The important lessons I’m taking away from this year are:
- The things that get done happen as a result of habitual behaviour. Turn goals into habits.
- Consciously choose the beliefs and attitudes that direct focus towards what you want, then fiercely protect them.
- Right thinking creates right action – pay attention to what you are thinking.
- Fulfilment comes from struggling for something worth struggling for.
When I feel down, pessimistic, worried, overwhelmed or lack confidence it is always because I’m NOT struggling towards the stuff I think is worth struggling for. When I take the easy option too often, which normally involves consuming instead of doing, life gradually becomes un-fulfilling.
To make use of these lessons in 2015 my goals are all centred around cultivating the right behaviours on a daily basis.
- Wake at 5:30am
- Yoga and meditation 1 – 1.5 hours
- Creative writing 500 – 1000 words or 3 hours
- Vietnamese language learning 30 – 60 mins
- Coaching English learners 3 – 5 hours
- Eat whole foods or no foods
- Reading 30 – 60 mins
- Meditate minimum 20 mins before bed
Cycling doesn’t feature as I intend to stay put, earn money and integrate into the local area. To make it more achievable I will concentrate on following the daily schedule five days a week.
Hopefully, each of the daily tasks will move me closer to achieving my overall goal for 2015, which is, ‘mastering the inner game through increased self awareness.’ There are many specific goals I aim to achieve, however, fundamentally I want to gain better control over my mind! I’m aware that sounds very woo woo but the link between increased self awareness and external performance improvements is widely documented and gathering pace by the day.
Fitz Pearls, one of the founders of Gestalt therapy, said that ‘awareness in and of itself is curative.’ Meaning we can change our stories by consciously identifying what they are AND recognising if they serve us or not.
I have found Meditation to be the most effective way to increase self awareness. I know this term may conjure images of tree hugging hippies – meditation has a PR problem – but don’t let that stand in the way of the benefits. Recent scientific research has shown meditation to enhance attention, increase test scores, reduce stress, boost immune function, increase grey matter density, increase cortical thickness and the integrity of connections between brain regions important for cognitive control. The research on meditation is in its infancy, however, the implications of what is already known has proven that the brain is not ‘fixed’ in late adolescence, with regard to personality and innate potential, as was previously believed for decades by neuroscientists and psychologists. Meditation actually plays an important role in brain plasticity, facilitating changes in personality and potential.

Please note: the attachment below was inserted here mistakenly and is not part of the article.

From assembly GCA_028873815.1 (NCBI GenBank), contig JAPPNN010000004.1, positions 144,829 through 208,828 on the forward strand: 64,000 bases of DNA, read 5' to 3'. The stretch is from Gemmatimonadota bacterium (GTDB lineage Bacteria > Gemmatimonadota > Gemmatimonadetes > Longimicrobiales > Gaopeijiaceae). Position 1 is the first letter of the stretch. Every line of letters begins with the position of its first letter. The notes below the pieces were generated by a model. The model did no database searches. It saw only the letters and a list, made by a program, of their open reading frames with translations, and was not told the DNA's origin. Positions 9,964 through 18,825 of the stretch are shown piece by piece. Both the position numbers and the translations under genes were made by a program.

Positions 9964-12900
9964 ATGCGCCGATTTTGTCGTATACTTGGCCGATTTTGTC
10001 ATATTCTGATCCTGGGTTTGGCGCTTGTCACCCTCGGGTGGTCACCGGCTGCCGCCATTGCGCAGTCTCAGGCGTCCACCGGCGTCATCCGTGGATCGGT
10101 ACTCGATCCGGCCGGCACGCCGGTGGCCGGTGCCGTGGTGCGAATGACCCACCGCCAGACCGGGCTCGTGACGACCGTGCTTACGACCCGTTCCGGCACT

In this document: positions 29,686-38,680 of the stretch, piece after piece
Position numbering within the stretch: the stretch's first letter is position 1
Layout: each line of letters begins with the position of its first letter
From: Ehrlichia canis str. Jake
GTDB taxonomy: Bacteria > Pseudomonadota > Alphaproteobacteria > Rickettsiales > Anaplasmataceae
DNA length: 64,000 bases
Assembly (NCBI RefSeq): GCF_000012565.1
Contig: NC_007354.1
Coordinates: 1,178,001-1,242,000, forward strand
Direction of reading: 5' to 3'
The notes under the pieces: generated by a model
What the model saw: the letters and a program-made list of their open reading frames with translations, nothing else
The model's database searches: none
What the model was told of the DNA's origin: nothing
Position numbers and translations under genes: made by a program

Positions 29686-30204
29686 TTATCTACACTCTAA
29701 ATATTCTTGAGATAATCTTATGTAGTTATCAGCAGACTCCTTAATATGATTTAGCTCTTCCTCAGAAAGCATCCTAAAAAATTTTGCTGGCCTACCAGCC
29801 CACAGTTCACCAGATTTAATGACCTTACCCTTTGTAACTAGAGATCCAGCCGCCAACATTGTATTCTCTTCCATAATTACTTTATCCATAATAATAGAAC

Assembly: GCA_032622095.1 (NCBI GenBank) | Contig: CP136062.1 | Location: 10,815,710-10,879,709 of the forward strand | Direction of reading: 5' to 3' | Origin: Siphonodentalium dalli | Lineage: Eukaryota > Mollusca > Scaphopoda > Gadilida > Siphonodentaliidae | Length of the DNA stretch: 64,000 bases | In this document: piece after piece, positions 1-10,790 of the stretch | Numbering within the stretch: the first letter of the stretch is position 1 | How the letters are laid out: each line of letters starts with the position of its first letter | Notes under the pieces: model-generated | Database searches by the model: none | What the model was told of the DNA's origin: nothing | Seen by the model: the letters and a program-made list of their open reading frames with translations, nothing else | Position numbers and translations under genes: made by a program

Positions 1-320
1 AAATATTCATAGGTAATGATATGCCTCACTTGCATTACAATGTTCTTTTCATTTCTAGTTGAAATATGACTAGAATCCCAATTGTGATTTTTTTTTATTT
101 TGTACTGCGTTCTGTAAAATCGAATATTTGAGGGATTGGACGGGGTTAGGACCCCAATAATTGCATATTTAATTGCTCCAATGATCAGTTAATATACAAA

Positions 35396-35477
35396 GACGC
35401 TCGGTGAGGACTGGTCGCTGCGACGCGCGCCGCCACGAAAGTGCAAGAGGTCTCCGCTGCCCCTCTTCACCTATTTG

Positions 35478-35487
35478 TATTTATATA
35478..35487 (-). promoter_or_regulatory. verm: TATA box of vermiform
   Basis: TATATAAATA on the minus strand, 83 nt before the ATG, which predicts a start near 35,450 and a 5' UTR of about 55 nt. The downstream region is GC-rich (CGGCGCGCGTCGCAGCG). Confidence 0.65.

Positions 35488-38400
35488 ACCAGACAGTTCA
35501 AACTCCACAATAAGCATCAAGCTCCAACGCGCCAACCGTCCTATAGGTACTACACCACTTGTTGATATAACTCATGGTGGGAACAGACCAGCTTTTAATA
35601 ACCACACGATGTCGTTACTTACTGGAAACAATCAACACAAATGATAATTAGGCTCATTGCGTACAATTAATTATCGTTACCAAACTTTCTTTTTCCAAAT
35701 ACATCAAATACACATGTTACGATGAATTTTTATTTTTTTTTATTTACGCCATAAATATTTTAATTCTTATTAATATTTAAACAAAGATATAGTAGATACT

Cycling around the world was always an experiment to explore the world around me and within me. The discoveries I’m making along the way are literally guiding me to places I did not know exist. But everywhere I go, there I am.
The inner journey is proving much more challenging than the outer, and over the next year I will be writing about how I get on sticking to a prescribed daily schedule. Will it lead to greater happiness and fulfilment, or misery?
Only one way to find out!
Happy New Year.
Does this mean no cycling for a year? Have the cycling plans been scrapped or just postponed? I love your outer journey writing – that doesn’t mean I can’t appreciate the inner one (speaking as an old hippie who took it very seriously back in the day).
Good luck in 2015
Happy New Year Geoff,